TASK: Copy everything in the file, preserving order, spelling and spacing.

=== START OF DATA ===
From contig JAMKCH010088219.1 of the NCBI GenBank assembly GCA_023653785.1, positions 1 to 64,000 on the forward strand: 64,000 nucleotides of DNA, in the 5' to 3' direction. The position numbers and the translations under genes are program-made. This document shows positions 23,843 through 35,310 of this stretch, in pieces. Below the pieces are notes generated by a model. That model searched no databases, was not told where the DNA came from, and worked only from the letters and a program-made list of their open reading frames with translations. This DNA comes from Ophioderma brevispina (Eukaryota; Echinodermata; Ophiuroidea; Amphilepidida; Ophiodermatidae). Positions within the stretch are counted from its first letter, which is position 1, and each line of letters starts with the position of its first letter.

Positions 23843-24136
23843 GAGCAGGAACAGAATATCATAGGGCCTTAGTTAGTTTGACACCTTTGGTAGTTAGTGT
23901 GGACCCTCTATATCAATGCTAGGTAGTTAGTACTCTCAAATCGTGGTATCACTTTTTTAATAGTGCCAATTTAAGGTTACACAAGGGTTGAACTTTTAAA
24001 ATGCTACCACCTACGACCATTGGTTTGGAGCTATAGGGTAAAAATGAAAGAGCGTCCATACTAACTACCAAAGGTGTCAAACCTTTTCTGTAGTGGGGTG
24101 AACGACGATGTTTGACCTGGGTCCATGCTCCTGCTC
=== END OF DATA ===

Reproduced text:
From contig JAMKCH010088219.1 of the NCBI GenBank assembly GCA_023653785.1, positions 1 to 64,000 on the forward strand: 64,000 nucleotides of DNA, in the 5' to 3' direction. The position numbers and the translations under genes are program-made. This document shows positions 23,843 through 35,310 of this stretch, in pieces. Below the pieces are notes generated by a model. That model searched no databases, was not told where the DNA came from, and worked only from the letters and a program-made list of their open reading frames with translations. This DNA comes from Ophioderma brevispina (Eukaryota; Echinodermata; Ophiuroidea; Amphilepidida; Ophiodermatidae). Positions within the stretch are counted from its first letter, which is position 1, and each line of letters starts with the position of its first letter.

Positions 23843-24136
23843 GAGCAGGAACAGAATATCATAGGGCCTTAGTTAGTTTGACACCTTTGGTAGTTAGTGT
23901 GGACCCTCTATATCAATGCTAGGTAGTTAGTACTCTCAAATCGTGGTATCACTTTTTTAATAGTGCCAATTTAAGGTTACACAAGGGTTGAACTTTTAAA
24001 ATGCTACCACCTACGACCATTGGTTTGGAGCTATAGGGTAAAAATGAAAGAGCGTCCATACTAACTACCAAAGGTGTCAAACCTTTTCTGTAGTGGGGTG
24101 AACGACGATGTTTGACCTGGGTCCATGCTCCTGCTC